WASHINGTON—After Iraq, the biggest loser in the 1991 Persian Gulf War was the former Soviet Union, Saddam Hussein's main source of military hardware and doctrine.
History may be repeating itself.
Apparently determined to avoid another humiliation at American hands, two former Soviet Army generals have been so deeply involved in helping to prepare the Iraqi military for a rematch with the Americans that on the eve of this war, Saddam ordered them decorated with high honors in Baghdad.
Gen. Vladimir Achalov, a former Soviet deputy defense minister and a former commander of airborne and rapid-reaction forces, and Gen. Igor Maltsev, a leading expert in air defense systems, left Baghdad only six days before the war began, U.S. officials confirmed.
Achalov wouldn't say why Iraqi Defense Minister Sultan Hashim Akhmed decorated the two, telling the Russian Internet newspaper Gazeta.ru, which ran a photograph of the two in the Iraqi capital, only: "We didn't fly to Baghdad to drink coffee."
Both generals were communist hard-liners who were part of the abortive coup attempt against the last Soviet president, Mikhail Gorbachev.
Administration officials said it wasn't clear whether Russian President Vladimir Putin, a former Soviet KGB officer who has pursued better relations with the United States but opposes the U.S.-led war in Iraq, was aware of the two generals' work with the Iraqis, much less whether he approved of it.
"The ties between the Soviets and the Iraqis were very close at almost every level, in the military, in the intelligence services and in the foreign ministry," said one administration official, speaking on the condition of anonymity. "A lot of them took the Gulf War personally, and I wouldn't be surprised if some of them looked for ways to get even. But that probably doesn't include Putin, who I think looks ahead, not backward."
Last month, the Russian ambassador to the United States, Yuri Ushakov, was summoned to the State Department to hear an official protest against illegal deliveries of equipment designed to jam the Global Position System locator signals used by American missiles and smart bombs, as well as new generation night-vision goggles and advanced anti-tank missiles. The Russian government denied that it had any hand in delivering weapons to the Iraqis in violation of U.N. embargoes.
As capitalism has taken root in Russia, it's often hard to tell where the government ends and private enterprise begins. In what appears to be another public-private venture intended to help the Iraqis and undermine the Americans, a Russian Web site, Iraqwar.ru, has been publishing what it claims are daily reports from the GRU, the Russian military intelligence service.
The senior American official said the site appeared to mix genuine Russian intelligence reports, some of them based on intercepts of U.S. communications, with disinformation about coalition defeats and battle losses. Another official, who also requested anonymity, speculated that the Web site might be a clever attempt to pass useful information to the Iraqis by posting it publicly on the Internet.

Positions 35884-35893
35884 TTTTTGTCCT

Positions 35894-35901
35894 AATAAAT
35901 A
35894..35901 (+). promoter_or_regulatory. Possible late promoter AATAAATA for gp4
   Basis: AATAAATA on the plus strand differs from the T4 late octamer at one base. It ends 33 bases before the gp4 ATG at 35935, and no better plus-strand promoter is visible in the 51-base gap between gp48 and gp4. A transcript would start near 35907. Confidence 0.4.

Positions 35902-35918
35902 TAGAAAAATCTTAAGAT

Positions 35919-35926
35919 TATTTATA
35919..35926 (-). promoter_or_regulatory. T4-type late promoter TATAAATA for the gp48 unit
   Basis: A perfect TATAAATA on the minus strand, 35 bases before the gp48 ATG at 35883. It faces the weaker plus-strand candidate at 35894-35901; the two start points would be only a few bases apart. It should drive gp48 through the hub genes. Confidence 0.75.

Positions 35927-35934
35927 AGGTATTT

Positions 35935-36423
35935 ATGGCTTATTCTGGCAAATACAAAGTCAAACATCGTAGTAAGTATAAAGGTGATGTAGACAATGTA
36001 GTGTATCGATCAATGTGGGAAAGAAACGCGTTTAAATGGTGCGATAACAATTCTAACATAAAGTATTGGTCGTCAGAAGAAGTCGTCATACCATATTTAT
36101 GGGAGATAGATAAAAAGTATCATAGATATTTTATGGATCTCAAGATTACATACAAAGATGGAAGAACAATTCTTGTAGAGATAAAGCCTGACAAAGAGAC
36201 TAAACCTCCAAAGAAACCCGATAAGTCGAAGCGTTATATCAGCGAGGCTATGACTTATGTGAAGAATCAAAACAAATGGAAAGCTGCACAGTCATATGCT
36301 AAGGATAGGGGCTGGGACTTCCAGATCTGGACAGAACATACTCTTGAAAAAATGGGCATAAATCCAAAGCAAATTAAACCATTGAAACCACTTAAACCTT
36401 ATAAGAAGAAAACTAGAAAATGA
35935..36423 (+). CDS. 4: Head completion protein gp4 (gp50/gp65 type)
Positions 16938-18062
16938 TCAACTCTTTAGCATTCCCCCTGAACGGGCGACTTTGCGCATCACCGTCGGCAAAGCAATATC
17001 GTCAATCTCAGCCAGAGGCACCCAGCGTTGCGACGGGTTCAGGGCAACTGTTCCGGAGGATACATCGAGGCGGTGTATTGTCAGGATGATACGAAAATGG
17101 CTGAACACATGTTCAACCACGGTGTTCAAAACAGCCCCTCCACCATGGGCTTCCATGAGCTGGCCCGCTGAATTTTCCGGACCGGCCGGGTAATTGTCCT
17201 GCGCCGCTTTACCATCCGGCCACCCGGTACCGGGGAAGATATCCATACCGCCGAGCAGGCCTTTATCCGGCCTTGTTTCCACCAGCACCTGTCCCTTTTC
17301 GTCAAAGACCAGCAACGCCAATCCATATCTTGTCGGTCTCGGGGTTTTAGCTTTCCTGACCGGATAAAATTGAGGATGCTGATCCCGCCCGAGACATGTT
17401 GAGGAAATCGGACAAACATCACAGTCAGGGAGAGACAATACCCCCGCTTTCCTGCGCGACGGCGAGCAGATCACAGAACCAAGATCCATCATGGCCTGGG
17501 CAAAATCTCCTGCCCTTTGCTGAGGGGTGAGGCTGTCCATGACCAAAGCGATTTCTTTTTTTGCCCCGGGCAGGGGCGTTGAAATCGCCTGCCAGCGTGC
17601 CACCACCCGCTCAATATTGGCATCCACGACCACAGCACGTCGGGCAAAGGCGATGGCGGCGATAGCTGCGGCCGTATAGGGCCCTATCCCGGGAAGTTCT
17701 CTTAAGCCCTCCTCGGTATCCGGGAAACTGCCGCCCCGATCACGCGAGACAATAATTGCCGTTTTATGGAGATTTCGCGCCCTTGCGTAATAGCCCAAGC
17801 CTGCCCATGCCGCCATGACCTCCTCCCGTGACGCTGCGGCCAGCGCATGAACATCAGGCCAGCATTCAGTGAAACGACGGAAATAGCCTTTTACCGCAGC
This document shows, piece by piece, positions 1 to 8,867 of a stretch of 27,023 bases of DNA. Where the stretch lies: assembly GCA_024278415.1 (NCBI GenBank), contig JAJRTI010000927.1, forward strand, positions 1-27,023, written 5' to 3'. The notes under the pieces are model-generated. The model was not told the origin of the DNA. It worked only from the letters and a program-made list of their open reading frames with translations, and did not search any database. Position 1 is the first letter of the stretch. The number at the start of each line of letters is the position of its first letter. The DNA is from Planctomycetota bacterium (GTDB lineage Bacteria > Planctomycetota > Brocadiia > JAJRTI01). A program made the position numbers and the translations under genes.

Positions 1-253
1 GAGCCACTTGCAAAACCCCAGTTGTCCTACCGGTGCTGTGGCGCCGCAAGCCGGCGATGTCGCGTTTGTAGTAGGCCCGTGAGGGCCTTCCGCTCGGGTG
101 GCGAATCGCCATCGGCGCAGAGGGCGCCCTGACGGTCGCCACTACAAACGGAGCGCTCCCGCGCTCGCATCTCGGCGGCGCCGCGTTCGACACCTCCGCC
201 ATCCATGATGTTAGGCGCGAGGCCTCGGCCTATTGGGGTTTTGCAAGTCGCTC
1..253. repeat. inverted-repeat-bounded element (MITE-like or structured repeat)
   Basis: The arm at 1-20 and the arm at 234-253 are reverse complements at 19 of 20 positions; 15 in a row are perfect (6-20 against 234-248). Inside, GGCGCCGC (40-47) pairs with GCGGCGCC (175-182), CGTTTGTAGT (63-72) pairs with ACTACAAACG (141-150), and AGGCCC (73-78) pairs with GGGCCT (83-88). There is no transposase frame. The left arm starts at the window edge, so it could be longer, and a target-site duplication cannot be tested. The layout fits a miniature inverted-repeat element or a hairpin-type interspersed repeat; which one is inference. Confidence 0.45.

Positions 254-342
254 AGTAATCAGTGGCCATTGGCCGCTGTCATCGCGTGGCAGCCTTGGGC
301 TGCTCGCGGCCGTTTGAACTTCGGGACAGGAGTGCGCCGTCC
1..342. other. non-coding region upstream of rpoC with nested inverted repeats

Other U.S. Soviet specialists said they weren't surprised that hard-liners such as Achalov and Maltsev were advising the Iraqi regime. "Remember how stunned and crestfallen the Soviet brass was by the first Gulf War massacre of their equipment and the people they'd trained?" asked one. "More than one would be delighted to see the Americans stumble and would help to make that happen in any way they could."
Whether they were freelancing or not, Gazeta.ru reported that Achalov and Maltsev had been making three or four trips a year to Baghdad for the last five or six years.
American military and intelligence officials and military analysts said the advice from former Soviet cold warriors has been evident in the new tactics Saddam has employed from Day One of the American invasion: the avoidance of set-piece armor battles with Americans who outgun the old Soviet-made T-72 tanks, the use of hit-and-run attacks on American supply lines by irregulars operating in civilian clothes and from civilian vehicles, and the apparent attempt to preserve Iraqi air defenses for a final battle of Baghdad.
The Russian advisers also may be behind the puzzling failure of the Iraqis to defend their positions south of Baghdad, and instead to withdraw some of their best troops and best weapons into the capital, and perhaps also into some of the cities the Americans have bypassed in their fast-moving drive to the outskirts of the city.
So far, however, advice and equipment from Moscow don't appear to have helped the Iraqis any more than they did in 1991.
(c) 2003, Knight Ridder/Tribune Information Services.